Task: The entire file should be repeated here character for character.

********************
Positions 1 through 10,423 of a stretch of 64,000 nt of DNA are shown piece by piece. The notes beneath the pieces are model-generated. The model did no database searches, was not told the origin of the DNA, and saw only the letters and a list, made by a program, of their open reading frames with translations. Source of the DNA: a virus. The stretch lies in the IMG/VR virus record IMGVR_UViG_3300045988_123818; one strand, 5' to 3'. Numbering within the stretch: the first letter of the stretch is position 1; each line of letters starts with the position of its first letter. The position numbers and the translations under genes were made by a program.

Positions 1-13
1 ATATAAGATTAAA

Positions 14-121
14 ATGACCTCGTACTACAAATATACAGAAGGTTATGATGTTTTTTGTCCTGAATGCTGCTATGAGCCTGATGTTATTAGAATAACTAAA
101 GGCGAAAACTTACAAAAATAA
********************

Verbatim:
Positions 1 through 10,423 of a stretch of 64,000 nt of DNA are shown piece by piece. The notes beneath the pieces are model-generated. The model did no database searches, was not told the origin of the DNA, and saw only the letters and a list, made by a program, of their open reading frames with translations. Source of the DNA: a virus. The stretch lies in the IMG/VR virus record IMGVR_UViG_3300045988_123818; one strand, 5' to 3'. Numbering within the stretch: the first letter of the stretch is position 1; each line of letters starts with the position of its first letter. The position numbers and the translations under genes were made by a program.

Positions 1-13
1 ATATAAGATTAAA

Positions 14-121
14 ATGACCTCGTACTACAAATATACAGAAGGTTATGATGTTTTTTGTCCTGAATGCTGCTATGAGCCTGATGTTATTAGAATAACTAAA
101 GGCGAAAACTTACAAAAATAA